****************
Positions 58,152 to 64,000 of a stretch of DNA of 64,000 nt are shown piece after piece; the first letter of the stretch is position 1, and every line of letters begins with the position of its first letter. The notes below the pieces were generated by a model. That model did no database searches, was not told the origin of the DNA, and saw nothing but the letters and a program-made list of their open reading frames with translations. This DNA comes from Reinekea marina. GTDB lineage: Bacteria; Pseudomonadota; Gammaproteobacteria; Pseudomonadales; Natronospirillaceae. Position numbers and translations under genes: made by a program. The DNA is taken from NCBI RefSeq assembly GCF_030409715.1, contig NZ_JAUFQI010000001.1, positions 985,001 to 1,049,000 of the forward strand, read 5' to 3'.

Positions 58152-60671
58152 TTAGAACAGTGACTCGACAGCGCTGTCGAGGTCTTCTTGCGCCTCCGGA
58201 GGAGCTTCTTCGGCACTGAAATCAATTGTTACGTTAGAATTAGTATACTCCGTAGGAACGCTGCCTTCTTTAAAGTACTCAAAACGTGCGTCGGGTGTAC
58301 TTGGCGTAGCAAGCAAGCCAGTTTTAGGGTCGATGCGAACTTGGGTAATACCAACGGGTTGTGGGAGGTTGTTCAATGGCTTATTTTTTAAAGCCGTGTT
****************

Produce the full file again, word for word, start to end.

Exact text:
Positions 58,152 to 64,000 of a stretch of DNA of 64,000 nt are shown piece after piece; the first letter of the stretch is position 1, and every line of letters begins with the position of its first letter. The notes below the pieces were generated by a model. That model did no database searches, was not told the origin of the DNA, and saw nothing but the letters and a program-made list of their open reading frames with translations. This DNA comes from Reinekea marina. GTDB lineage: Bacteria; Pseudomonadota; Gammaproteobacteria; Pseudomonadales; Natronospirillaceae. Position numbers and translations under genes: made by a program. The DNA is taken from NCBI RefSeq assembly GCF_030409715.1, contig NZ_JAUFQI010000001.1, positions 985,001 to 1,049,000 of the forward strand, read 5' to 3'.

Positions 58152-60671
58152 TTAGAACAGTGACTCGACAGCGCTGTCGAGGTCTTCTTGCGCCTCCGGA
58201 GGAGCTTCTTCGGCACTGAAATCAATTGTTACGTTAGAATTAGTATACTCCGTAGGAACGCTGCCTTCTTTAAAGTACTCAAAACGTGCGTCGGGTGTAC
58301 TTGGCGTAGCAAGCAAGCCAGTTTTAGGGTCGATGCGAACTTGGGTAATACCAACGGGTTGTGGGAGGTTGTTCAATGGCTTATTTTTTAAAGCCGTGTT